Critics’ Picks

Peter Plagens, Six of One, 2017, mixed media on canvas, 84 x 78".

New York

Peter Plagens

Nancy Hoffman Gallery
520 West 27th Street
January 25 - March 10

Each one of Peter Plagens’s eleven abstract paintings and collages here can be regarded as trinities, made up of three visual elements that frame or obscure. Spaghettilike marks along the works’ perimeters jut and race about. They surround and jaggedly collide with flat inner plains of purple, gray, pink, or turquoise. At the heart of these works lie geometric units of blazing color, akin to tangram puzzles.

Plagens, also an art critic, has said that he manages to keep his writerly tendencies out of his paintings. He is, however, not entirely successful. His images feel a lot like discussions—heated, whispering, tussling. One can palpably sense the distinctive components of a conversation in his pictures, as the works slip between coherent wholes and fluid parts. The more structured, central nuclei have a stabilizing effect and function as mediators between order and bedlam, the terrestrial and the cosmic. The expanses of singular color encircling these forms act as spatial vacuums, providing a calming pause for the eye to rest. Black Flag, 2014, and Six of One, 2017, are marvelous examples.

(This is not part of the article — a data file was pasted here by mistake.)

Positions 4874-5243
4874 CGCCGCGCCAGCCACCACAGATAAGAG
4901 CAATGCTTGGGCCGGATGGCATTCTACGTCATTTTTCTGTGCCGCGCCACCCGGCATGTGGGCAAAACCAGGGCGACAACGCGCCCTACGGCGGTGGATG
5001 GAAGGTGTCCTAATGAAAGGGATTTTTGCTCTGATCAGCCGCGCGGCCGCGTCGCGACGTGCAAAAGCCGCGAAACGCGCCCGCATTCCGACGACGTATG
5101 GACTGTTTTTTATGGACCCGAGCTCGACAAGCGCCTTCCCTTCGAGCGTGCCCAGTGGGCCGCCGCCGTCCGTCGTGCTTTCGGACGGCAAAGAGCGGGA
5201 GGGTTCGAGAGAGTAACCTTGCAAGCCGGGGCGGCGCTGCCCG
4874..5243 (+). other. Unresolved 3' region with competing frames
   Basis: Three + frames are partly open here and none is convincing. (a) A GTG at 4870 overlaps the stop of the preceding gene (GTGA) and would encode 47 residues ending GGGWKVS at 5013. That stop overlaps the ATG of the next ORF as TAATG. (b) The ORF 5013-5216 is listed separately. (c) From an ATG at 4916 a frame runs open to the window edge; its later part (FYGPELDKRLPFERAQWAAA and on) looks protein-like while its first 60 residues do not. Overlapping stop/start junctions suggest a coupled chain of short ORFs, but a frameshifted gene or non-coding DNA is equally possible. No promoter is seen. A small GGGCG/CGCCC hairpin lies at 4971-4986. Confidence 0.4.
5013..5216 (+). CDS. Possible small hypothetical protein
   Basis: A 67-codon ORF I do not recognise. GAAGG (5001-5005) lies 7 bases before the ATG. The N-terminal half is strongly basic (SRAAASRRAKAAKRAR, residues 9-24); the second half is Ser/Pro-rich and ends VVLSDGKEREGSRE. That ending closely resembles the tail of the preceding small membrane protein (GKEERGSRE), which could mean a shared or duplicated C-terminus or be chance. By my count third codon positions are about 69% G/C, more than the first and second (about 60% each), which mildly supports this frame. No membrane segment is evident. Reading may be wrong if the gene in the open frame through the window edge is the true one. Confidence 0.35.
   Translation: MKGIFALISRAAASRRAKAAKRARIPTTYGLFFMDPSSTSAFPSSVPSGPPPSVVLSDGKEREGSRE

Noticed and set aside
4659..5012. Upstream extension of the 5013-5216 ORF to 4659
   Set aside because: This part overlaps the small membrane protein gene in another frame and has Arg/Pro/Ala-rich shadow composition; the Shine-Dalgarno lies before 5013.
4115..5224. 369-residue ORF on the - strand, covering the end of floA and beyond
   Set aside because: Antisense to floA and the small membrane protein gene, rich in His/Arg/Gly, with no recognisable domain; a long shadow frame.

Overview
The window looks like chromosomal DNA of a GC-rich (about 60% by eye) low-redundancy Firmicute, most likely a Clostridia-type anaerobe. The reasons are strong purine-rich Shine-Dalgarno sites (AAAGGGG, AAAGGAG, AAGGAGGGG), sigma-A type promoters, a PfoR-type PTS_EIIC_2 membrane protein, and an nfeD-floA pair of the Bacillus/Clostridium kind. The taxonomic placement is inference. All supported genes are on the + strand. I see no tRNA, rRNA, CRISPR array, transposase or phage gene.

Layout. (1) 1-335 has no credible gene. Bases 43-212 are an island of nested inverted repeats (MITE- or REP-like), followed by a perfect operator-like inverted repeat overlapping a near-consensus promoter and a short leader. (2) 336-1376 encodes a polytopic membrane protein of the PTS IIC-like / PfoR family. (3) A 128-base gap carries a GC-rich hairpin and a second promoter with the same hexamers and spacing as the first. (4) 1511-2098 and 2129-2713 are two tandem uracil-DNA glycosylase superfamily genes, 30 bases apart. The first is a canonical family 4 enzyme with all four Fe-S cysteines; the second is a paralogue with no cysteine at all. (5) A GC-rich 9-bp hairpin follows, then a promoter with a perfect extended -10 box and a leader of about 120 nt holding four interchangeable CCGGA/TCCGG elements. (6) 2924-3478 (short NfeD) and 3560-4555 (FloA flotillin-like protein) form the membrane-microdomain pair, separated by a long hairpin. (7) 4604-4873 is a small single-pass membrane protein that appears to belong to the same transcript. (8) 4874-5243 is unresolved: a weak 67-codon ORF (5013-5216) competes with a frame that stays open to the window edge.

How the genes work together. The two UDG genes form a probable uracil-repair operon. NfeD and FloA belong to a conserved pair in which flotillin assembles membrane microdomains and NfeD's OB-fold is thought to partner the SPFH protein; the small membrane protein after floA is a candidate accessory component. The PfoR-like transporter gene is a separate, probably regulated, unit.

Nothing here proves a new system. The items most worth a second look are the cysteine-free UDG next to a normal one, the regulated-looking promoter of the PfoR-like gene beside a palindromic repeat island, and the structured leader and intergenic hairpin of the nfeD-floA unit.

Once an artwork is made public, the artist passes the baton of consideration and response to the audience. But when both maker and critic are manifest in the same person, we might expand our experiential apparatus. We are too well trained for seeing art. This exhibition—if we strain our ears as well as our eyes—permits us tantalizing access to a particularly intimate discourse.